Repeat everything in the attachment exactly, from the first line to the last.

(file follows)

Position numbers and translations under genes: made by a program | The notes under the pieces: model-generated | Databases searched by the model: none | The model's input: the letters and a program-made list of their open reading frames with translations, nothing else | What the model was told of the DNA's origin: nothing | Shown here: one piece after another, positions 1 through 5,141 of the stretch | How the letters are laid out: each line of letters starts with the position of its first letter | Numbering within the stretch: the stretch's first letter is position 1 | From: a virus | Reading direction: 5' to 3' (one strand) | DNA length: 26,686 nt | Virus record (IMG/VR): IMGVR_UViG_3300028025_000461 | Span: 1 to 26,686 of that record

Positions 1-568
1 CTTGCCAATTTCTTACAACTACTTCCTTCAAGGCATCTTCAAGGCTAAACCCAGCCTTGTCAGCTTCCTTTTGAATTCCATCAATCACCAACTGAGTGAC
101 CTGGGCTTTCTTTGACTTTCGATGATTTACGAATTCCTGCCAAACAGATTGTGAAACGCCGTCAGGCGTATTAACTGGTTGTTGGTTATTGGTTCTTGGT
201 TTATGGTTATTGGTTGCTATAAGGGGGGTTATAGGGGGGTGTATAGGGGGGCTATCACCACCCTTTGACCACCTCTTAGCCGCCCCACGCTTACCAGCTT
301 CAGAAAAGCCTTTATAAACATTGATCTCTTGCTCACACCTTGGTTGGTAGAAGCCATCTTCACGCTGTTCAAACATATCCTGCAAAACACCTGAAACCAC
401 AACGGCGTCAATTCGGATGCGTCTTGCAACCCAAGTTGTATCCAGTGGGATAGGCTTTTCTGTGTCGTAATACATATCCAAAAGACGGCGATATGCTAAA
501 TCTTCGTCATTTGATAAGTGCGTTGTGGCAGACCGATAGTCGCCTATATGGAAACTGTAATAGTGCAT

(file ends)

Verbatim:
Position numbers and translations under genes: made by a program | The notes under the pieces: model-generated | Databases searched by the model: none | The model's input: the letters and a program-made list of their open reading frames with translations, nothing else | What the model was told of the DNA's origin: nothing | Shown here: one piece after another, positions 1 through 5,141 of the stretch | How the letters are laid out: each line of letters starts with the position of its first letter | Numbering within the stretch: the stretch's first letter is position 1 | From: a virus | Reading direction: 5' to 3' (one strand) | DNA length: 26,686 nt | Virus record (IMG/VR): IMGVR_UViG_3300028025_000461 | Span: 1 to 26,686 of that record

Positions 1-568
1 CTTGCCAATTTCTTACAACTACTTCCTTCAAGGCATCTTCAAGGCTAAACCCAGCCTTGTCAGCTTCCTTTTGAATTCCATCAATCACCAACTGAGTGAC
101 CTGGGCTTTCTTTGACTTTCGATGATTTACGAATTCCTGCCAAACAGATTGTGAAACGCCGTCAGGCGTATTAACTGGTTGTTGGTTATTGGTTCTTGGT
201 TTATGGTTATTGGTTGCTATAAGGGGGGTTATAGGGGGGTGTATAGGGGGGCTATCACCACCCTTTGACCACCTCTTAGCCGCCCCACGCTTACCAGCTT
301 CAGAAAAGCCTTTATAAACATTGATCTCTTGCTCACACCTTGGTTGGTAGAAGCCATCTTCACGCTGTTCAAACATATCCTGCAAAACACCTGAAACCAC
401 AACGGCGTCAATTCGGATGCGTCTTGCAACCCAAGTTGTATCCAGTGGGATAGGCTTTTCTGTGTCGTAATACATATCCAAAAGACGGCGATATGCTAAA
501 TCTTCGTCATTTGATAAGTGCGTTGTGGCAGACCGATAGTCGCCTATATGGAAACTGTAATAGTGCAT